Even if I met up with my work friends I really wouldn't have time for them now. I am so busy with retired life. I know it sounds odd but honestly I am busier now than I was before. So many things I want to see and do! Really the only friend I have now IRL is Frank. I do want to find some girlfriends too at some point, but during a pandemic is probably not the best time to pursue new friendships. So, that can wait.
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Old 08-06-2020, 11:26 AM   #17
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One of the lessons I have learned in life is that there are people who may be friends, even close friends - as long as they perceive they are in a better "state" than you, or that you are as miserable as they are. As soon as they see you as having an advantage or being happy, the friendship can wane.

I am not surprised by the OP's experience. It has happened to us, well before FIRE. The majority of our friends have evolved to those who are happy for our successes and are a support for our troubles, just as we try to do for them. The saying "those who mind do not matter, those who matter do not mind" rings true.

The only thing we do... is nothing. We do not talk about our FIRE situation, as it can be interpreted as bragging. We just live and enjoy our lives. There may be hope for the long run...a few of these friends who faded away at first returned to closeness after time went on, admitting that they were focusing too much on their jealousy instead of taking care of their own situation.
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Old 08-06-2020, 12:29 PM   #18
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We were unprepared for the resentment from some acquaintances. One couple stopped talking to us. I started saying we worked from home. DH was always pretty upfront about us being retired. In hindsight, I think he had the right idea. I should have not had to fudge the truth to make other people feel less jealous. That was really their issue, not mine.

I could kind of tell who never read The Millionaire Next Door from some people's reactions. A few seemed much friendlier when they thought we were poor ant not just frugal. But our thrifty habits and not spending money on designer clothes and luxury cars were part of what helped us retire early, which was the message from TMND. Some of our neighbors made it a point to tell us their incomes after we told them we were retired, like they felt inferior about not being retired and were trying to impress us.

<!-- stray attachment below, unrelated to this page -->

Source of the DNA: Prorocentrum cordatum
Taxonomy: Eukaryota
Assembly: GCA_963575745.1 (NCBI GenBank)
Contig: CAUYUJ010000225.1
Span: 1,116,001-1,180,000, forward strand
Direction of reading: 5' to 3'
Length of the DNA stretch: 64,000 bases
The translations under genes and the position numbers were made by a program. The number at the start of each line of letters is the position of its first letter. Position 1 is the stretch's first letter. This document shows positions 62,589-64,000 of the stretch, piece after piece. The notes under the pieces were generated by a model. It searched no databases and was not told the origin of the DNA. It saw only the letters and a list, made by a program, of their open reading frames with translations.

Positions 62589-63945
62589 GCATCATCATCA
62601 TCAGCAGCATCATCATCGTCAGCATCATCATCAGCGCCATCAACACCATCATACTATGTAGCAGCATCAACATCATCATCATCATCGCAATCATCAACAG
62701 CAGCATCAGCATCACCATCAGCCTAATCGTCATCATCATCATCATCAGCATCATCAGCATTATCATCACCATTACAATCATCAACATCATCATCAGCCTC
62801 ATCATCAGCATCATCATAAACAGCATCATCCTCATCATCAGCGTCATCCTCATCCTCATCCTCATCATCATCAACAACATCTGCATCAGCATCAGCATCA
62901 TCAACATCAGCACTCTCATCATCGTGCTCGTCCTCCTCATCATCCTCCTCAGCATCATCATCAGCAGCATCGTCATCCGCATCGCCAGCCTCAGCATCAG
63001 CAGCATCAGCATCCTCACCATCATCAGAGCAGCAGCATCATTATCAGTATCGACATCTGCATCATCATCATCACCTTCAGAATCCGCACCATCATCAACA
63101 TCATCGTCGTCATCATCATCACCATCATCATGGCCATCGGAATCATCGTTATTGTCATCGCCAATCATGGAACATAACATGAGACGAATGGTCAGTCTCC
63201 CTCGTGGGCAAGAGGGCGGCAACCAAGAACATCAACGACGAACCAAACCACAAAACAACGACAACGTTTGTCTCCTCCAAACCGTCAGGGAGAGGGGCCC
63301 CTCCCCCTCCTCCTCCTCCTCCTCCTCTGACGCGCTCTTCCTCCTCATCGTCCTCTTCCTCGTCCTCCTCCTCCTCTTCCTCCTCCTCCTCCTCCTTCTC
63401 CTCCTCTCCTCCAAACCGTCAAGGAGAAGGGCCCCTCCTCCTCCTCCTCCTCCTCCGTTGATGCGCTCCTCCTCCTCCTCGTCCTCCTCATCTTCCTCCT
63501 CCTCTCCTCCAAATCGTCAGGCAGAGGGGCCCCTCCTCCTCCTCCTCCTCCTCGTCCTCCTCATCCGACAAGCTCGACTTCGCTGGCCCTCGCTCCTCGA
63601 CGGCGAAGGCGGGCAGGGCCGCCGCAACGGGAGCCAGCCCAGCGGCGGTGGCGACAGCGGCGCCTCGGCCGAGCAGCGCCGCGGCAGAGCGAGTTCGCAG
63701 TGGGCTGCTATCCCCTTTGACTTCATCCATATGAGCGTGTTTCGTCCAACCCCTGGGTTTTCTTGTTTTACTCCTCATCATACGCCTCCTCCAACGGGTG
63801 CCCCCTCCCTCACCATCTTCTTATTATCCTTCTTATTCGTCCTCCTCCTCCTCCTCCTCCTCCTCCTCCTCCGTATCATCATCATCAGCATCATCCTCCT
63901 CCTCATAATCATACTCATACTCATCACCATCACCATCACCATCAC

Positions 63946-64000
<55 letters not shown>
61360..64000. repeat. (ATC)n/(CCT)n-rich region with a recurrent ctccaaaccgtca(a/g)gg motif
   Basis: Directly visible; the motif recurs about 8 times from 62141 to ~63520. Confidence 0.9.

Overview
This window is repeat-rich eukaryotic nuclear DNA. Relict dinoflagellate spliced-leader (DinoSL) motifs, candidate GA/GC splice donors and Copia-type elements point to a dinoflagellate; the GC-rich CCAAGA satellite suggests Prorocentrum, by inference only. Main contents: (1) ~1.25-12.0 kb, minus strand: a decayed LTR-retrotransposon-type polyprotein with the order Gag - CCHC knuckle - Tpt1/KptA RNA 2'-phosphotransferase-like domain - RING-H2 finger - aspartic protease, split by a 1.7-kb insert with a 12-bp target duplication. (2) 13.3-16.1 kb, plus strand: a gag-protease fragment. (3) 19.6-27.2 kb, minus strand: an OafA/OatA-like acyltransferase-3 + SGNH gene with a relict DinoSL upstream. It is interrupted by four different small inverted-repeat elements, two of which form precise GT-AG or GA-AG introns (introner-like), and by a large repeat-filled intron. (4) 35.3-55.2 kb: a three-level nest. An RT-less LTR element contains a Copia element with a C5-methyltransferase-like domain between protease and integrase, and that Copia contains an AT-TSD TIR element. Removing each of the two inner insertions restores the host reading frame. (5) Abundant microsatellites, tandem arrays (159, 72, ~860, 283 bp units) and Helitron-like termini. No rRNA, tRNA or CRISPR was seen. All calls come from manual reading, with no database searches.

Some of our friends retired early before us, before we realized it was even a possibility for us, and we were happy for them. If anything we asked them questions on how they did it and learned form them. We're still all good friends to this day.
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Old 08-06-2020, 12:55 PM   #19
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Originally Posted by jollystomper View Post
One of the lessons I have learned in life is that there are people who may be friends, even close friends - as long as they perceive they are in a better "state" than you, or that you are as miserable as they are. As soon as they see you as having an advantage or being happy, the friendship can wane.

I am not surprised by the OP's experience. It has happened to us, well before FIRE. The majority of our friends have evolved to those who are happy for our successes and are a support for our troubles, just as we try to do for them. The saying "those who mind do not matter, those who matter do not mind" rings true.

The only thing we do... is nothing. We do not talk about our FIRE situation, as it can be interpreted as bragging. We just live and enjoy our lives. There may be hope for the long run...a few of these friends who faded away at first returned to closeness after time went on, admitting that they were focusing too much on their jealousy instead of taking care of their own situation.
Yep, never underestimate the concept of jealousy for this matter.
For us, we have many non retired friends who are in their early 50's, so no issue there. Some friends are retired, but older than us, so no issue there either.
Mainly just lucky.
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Old 08-06-2020, 02:12 PM   #20
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DH was always pretty upfront about us being retired. In hindsight, I think he had the right idea. I should have not had to fudge the truth to make other people feel less jealous. That was really their issue, not mine.

Iíve only been FIREd for one month and have been cringing when DW tells people ďHe retired!Ē Iíve been saying, ďIím on sabbatical.Ē This comment helps me get over trying to control othersí perceptions, because:

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. The majority of our friends have evolved to those who are happy for our successes and are a support for our troubles, just as we try to do for them. The saying "those who mind do not matter, those who matter do not mind" rings true.